Employment Law

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In March 2006, the Michigan legislature passed a new minimum wage law, but then amended it in August to address concerns that the new rate would entitle large segments of Michigan’s work force to overtime pay ...

Under the Texas Child Labor Act, it’s illegal for employers to hire children under 14 years of age except in certain situations ...

Georgia’s unemployment compensation law, like that of many other states, provides temporary payments to employees who lose their jobs through no fault of their own. The Georgia Employment Security Law is complex and in some cases holds employers liable for unemployment insurance (UI) payments even when former employees weren’t fired but quit their jobs ...

Georgia’s code on equal employment for people with disabilities generally follows the federal ADA. The code guarantees to disabled individuals the right to full participation in the social and economic life of the state and lawful employment without discrimination because of a handicap ...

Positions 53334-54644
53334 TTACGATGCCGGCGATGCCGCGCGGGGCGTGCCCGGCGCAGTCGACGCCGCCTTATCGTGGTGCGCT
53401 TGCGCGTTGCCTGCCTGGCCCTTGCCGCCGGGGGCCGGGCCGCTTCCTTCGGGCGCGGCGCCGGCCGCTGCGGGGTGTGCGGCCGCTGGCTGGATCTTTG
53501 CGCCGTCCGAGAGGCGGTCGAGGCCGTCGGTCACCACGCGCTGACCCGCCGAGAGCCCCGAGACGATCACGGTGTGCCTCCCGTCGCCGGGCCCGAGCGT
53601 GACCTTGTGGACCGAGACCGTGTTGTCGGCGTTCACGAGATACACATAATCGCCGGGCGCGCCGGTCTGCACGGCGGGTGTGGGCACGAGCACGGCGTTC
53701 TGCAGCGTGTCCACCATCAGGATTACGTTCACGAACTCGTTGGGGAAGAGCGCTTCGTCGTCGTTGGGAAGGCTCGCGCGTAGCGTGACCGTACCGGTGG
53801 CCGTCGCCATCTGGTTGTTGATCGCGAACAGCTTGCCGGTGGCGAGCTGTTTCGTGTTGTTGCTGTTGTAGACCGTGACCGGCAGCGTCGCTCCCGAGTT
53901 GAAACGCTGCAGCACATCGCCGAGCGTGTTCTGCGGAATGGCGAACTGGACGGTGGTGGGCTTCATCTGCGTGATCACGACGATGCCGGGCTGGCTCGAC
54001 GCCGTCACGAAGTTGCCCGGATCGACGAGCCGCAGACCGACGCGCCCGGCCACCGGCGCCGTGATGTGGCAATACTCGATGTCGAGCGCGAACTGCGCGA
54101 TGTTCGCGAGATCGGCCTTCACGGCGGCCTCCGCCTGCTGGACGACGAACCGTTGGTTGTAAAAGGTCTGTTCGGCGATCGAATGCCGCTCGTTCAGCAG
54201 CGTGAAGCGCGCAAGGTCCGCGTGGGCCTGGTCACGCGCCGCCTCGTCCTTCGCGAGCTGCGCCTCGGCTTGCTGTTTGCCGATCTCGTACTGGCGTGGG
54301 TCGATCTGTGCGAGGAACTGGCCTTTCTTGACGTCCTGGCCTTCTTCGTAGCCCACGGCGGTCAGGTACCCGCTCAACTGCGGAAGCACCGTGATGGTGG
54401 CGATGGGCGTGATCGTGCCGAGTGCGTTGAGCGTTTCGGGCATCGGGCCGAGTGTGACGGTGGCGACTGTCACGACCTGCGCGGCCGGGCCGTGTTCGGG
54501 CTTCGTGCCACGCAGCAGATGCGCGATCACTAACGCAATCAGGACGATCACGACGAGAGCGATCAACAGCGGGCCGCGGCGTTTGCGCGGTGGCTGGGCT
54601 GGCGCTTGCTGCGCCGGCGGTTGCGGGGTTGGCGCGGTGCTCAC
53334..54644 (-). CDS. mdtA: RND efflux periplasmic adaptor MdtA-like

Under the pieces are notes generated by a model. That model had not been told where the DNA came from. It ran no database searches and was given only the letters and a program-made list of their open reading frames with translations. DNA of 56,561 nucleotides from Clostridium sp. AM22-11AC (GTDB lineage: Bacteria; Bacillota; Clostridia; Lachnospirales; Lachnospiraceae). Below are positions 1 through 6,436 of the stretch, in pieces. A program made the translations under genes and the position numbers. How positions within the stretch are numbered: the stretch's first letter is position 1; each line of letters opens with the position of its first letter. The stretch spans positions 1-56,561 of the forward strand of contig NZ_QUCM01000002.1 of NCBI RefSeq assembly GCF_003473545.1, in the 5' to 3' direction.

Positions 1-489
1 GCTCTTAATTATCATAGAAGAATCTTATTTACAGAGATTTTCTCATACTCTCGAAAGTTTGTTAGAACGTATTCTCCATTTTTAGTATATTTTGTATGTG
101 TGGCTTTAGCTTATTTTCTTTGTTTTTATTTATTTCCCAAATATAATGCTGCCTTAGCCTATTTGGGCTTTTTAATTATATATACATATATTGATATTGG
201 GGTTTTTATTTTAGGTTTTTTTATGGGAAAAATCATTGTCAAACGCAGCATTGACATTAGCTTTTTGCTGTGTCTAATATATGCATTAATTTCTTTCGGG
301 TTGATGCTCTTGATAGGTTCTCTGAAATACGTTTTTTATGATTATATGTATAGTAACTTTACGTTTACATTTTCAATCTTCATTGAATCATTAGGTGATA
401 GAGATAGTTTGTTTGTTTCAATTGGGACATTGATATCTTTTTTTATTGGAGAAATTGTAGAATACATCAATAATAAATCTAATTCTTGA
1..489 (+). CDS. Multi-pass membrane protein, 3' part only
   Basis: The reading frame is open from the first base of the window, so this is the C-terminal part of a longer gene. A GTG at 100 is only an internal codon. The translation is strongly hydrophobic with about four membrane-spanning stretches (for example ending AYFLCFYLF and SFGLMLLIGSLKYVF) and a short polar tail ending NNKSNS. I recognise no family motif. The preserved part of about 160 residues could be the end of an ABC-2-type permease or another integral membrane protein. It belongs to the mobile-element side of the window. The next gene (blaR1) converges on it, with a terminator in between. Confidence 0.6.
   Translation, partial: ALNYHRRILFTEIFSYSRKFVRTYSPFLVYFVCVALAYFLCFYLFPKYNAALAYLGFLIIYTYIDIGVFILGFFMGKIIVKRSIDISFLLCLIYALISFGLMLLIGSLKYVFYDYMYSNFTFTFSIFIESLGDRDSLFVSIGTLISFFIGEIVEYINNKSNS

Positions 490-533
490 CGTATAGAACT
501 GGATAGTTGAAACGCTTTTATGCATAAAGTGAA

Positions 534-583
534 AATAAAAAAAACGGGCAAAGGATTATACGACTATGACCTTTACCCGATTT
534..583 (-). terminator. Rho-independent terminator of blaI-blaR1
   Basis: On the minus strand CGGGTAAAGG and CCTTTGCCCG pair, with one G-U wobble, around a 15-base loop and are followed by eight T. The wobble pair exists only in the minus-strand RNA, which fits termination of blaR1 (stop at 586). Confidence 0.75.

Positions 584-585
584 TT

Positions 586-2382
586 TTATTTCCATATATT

New York employers must contend with an assortment of leave laws in addition to those required by the federal FMLA and the ADA’s reasonable accommodations requirements for employees with disabilities ...

During a downsizing, employers have a legal obligation to inform their workers and the government of such action under certain circumstances. California employers must follow two sets of rules: the federal Worker Adjustment and Retraining Notification (WARN) Act and the state’s own tougher standard ...

The Illinois Unemployment Insurance Act, like that of many other states, provides temporary payments to employees who lose their jobs through no fault of their own. The law is complex and, in some cases, holds an employer liable for unemployment insurance (UI) payments even when a former employee wasn’t fired but quit ...

The Persons With Disabilities Civil Rights Act (PWDCRA) is Michigan’s version of the federal ADA, but it has some key differences ...

Georgia state law prohibits employers from penalizing employees for missing work to appear in court for jury duty or as a witness or to answer a summons or subpoena ...

Under the New York Human Rights Law (NYHRL), it’s illegal to subject people to differential treatment based on age, race, creed, color, national origin, sexual orientation, military status, sex, disability, predisposing genetic characteristics or marital status ...

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